CRISPR antivirals, where are we now?

CRISPR-based diagnostic tests for Sars-Cov2 are coming, as you probably know. But what about CRISPR-based antiviral therapy? It would seem a natural outcome for a technology inspired by the way many bacteria fight their viruses. Indeed this kind of research is being pursued in a handful of labs, using a CRISPR enzyme targeting RNA instead of DNA.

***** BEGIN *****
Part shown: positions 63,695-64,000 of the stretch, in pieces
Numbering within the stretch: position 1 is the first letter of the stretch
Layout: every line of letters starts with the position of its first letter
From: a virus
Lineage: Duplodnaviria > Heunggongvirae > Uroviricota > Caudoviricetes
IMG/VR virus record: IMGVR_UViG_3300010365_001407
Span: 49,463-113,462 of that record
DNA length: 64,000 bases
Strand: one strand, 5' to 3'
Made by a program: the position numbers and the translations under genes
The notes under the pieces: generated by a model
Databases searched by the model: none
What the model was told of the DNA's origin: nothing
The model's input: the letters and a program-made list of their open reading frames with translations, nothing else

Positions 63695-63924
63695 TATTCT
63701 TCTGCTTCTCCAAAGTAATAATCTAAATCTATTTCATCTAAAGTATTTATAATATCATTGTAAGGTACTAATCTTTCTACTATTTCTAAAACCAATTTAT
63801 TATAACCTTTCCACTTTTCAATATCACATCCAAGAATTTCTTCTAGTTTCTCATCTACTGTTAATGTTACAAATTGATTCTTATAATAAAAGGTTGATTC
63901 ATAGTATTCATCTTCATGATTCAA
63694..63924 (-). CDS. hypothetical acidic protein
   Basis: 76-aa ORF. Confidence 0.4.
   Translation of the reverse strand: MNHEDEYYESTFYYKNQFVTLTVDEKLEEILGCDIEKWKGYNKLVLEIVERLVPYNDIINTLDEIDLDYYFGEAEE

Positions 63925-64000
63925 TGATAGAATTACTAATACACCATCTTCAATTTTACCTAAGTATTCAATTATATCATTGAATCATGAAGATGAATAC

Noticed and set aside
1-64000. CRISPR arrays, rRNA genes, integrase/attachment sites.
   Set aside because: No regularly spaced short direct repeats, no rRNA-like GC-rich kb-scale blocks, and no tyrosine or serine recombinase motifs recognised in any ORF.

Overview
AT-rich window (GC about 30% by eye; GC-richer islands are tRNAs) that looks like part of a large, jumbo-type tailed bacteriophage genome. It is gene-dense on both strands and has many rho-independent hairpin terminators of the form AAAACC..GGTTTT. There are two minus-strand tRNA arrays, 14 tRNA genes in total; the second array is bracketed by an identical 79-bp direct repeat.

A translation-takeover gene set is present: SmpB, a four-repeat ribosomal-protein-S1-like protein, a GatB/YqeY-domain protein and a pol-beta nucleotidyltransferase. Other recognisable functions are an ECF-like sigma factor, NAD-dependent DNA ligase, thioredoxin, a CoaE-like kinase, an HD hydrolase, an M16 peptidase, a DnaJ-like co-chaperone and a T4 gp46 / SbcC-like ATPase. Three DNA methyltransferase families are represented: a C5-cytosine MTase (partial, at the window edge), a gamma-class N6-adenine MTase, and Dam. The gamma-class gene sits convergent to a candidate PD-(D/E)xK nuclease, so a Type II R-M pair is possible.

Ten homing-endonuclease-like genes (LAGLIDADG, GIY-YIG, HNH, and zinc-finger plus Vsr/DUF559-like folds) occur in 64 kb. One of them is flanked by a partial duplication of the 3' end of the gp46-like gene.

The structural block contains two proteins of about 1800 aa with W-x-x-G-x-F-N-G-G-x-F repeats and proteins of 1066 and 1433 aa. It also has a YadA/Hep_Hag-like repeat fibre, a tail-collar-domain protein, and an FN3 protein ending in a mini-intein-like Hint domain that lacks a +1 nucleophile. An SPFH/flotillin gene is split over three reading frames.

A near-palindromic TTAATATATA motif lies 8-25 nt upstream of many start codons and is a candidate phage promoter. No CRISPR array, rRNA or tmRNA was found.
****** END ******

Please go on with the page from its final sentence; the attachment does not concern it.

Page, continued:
The first studies showing the potential of Cas13 for degrading the genome of RNA viruses in a dish were done independently at the Broad Institute and Stanford University. More recently an animal study published in Nature Biotechnology has shown that the strategy may work also in living organisms such as mice and hamsters. The prospect of using a nebulizer to inhale anti-viral therapeutics that can be preprogrammed to combat potentially almost any flu strain and many other respiratory viruses is exciting. To learn more, please read the paper by Philip Santangelo and colleagues (Georgia Institute of Technology and Emory University), and the blog of NIH director Francis Collins.   

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